About Me

In a collection of essays called The Heart of the Game, the writer Thomas McGuane recounts an imaginary exchange between a hunter and a non-hunter. The exchange goes something like this,

“What did a deer ever do to you?”
“Why should they die for you? Would you die for the deer?”

This exchange could be an internal conversation within a hunter’s imagination. It is part of a deeply personal, ethically loaded set of questions that I suspect many hunters have asked themselves.

My perspective on hunting and conservation has been shaped by a wide variety of experiences and people. I have a Ph.D. in Environmental Studies and my research looked at the social and ecological dimensions of wildlife research and management in the Arctic. My research allowed me to travel throughout Canada’s north, witness breathtaking landscapes, and talk to people about their thoughts and experiences hunting and fishing. I’ve spent over 20 years backcountry camping on foot and from a canoe. I started hunting as an adult and have been fortunate to hunt a variety of big and small game over the last decade.

Landscapes and Letters is a space to discuss issues related to hunting and conservation and to reflect on my experiences with these topics.

I am interested in connecting with people to create knowledge about wildlife. Hunting has changed my life and informed my perspective on conservation. My goal is to celebrate and explore the complexities in hunting and conservation. To effectively conserve wildlife, we need multiple groups of people to engage in meaningful dialogue. I want to understand how we can build relationships, collaborate to create knowledge about wildlife, and work towards effective conservation.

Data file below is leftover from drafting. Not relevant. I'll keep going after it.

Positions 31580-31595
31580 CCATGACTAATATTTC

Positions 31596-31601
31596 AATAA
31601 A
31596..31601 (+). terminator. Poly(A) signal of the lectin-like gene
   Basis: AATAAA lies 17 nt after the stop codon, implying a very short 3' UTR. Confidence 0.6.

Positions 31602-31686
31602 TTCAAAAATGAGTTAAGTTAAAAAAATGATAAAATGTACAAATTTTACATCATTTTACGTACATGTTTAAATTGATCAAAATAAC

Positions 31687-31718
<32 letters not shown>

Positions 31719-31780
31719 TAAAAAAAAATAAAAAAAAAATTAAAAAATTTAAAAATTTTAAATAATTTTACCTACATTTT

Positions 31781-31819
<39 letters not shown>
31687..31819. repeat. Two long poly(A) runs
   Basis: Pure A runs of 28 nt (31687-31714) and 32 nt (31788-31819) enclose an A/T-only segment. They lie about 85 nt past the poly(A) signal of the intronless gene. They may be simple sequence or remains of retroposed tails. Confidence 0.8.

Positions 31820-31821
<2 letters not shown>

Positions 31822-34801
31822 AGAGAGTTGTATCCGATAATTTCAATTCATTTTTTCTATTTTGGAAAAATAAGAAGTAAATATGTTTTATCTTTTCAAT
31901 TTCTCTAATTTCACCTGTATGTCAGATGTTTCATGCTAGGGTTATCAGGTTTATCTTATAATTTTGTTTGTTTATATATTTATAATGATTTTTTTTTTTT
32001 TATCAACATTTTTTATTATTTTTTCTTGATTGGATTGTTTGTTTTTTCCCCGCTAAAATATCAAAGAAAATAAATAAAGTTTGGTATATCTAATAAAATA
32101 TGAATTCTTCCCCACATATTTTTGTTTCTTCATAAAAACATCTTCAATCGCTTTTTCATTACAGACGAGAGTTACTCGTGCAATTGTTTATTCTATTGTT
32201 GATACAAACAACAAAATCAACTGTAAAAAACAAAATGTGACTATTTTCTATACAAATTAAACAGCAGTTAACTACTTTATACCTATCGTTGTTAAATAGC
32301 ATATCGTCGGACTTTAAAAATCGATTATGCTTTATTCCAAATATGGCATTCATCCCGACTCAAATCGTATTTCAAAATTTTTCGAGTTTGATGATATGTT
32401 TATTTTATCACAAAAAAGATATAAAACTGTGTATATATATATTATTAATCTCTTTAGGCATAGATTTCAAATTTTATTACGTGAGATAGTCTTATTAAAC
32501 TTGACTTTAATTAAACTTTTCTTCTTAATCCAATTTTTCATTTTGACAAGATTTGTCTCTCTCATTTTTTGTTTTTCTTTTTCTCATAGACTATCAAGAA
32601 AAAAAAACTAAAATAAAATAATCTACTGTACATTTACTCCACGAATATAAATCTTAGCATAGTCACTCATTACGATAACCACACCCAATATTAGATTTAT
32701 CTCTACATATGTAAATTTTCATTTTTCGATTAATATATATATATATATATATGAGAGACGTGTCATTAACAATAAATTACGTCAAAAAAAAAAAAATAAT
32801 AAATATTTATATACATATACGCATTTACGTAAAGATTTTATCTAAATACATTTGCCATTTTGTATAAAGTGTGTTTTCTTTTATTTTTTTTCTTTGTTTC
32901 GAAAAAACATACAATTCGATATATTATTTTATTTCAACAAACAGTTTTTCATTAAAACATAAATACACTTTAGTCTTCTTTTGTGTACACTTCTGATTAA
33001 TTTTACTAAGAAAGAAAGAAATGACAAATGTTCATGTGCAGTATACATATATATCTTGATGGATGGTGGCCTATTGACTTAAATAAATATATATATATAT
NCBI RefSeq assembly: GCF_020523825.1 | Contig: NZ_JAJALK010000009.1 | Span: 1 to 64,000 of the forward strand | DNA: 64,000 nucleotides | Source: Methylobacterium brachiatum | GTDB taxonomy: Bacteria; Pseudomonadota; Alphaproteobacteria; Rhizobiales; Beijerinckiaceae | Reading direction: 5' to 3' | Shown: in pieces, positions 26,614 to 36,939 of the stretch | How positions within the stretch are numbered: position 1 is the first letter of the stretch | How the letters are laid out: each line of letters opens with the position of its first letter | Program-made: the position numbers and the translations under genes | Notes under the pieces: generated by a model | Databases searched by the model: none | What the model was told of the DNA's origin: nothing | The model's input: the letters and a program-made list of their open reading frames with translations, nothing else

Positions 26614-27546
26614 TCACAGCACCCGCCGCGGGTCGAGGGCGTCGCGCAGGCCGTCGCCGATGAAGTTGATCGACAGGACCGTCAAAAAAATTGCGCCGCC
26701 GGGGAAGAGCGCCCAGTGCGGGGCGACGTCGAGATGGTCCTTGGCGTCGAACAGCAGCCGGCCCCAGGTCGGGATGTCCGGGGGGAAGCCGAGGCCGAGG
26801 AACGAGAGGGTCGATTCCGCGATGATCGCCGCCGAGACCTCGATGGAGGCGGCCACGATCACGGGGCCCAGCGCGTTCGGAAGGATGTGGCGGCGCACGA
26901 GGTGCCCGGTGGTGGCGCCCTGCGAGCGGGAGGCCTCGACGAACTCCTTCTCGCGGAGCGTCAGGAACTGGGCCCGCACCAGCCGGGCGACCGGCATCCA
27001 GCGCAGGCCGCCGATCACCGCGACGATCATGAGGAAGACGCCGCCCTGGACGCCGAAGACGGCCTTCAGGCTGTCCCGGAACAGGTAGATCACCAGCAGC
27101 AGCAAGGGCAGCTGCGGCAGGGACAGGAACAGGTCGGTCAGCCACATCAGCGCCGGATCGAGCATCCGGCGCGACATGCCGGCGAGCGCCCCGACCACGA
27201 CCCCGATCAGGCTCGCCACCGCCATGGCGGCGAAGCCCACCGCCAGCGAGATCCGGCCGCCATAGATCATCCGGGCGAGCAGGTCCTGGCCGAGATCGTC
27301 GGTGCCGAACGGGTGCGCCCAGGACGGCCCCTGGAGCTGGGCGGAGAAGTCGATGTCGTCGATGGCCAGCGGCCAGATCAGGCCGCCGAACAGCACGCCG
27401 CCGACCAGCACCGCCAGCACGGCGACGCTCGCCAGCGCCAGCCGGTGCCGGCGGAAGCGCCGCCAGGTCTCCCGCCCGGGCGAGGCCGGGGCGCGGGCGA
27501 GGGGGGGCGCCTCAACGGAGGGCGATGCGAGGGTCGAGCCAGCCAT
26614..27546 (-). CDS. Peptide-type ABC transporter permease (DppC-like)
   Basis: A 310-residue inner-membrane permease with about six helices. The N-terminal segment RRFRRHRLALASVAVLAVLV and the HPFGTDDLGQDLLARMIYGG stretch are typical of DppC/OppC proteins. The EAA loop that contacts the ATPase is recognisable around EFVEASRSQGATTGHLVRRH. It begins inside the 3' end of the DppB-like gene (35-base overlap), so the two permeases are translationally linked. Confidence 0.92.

I want to see a future with wildlife on the landscape. To ensure a future with healthy wildlife and ecosystems, we need positive and thoughtful dialogue. Conservation is inherently bound up in social and political issues and we need to address these multiple considerations together. We cannot separate the human and ecological dimensions of wildlife conservation. I believe that wildlife conservation needs to be driven by the best available knowledge, including both science and local knowledge. I am interested in the processes we can use to create that knowledge.

I have been involved in a number of great social and natural science research projects in different parts of Canada. I have worked as an instructor at Fleming College in Ontario in the Ecosystem Management and Ecological Restoration Programs. I have worked as the Research Manager for the Nunatsiavut Government in Nain, Labrador. I have met, worked with, and learned from inspiring people from a diversity of backgrounds about wildlife, culture, and hunting and fishing.

I am interested in conservation that bridges disciplines, boundaries, and personal identities. We need conservation that brings together consumptive and non-consumptive users of wildlife. We need to create a conservation community that is positive, inclusive, and represents a diversity of perspectives. We need conservation that transcends values, asking both “what should we do?” and “why should we do it?”

To summarize, I’ll simply rely on the hunter’s final response in Thomas McGuane’s imaginary conversation, which encapsulates what being a hunter-conservationist means to me,

“Why should they die for you? Would you die for the deer?”
“If it came to that.”

Thank you for visiting,
– Paul McCarney

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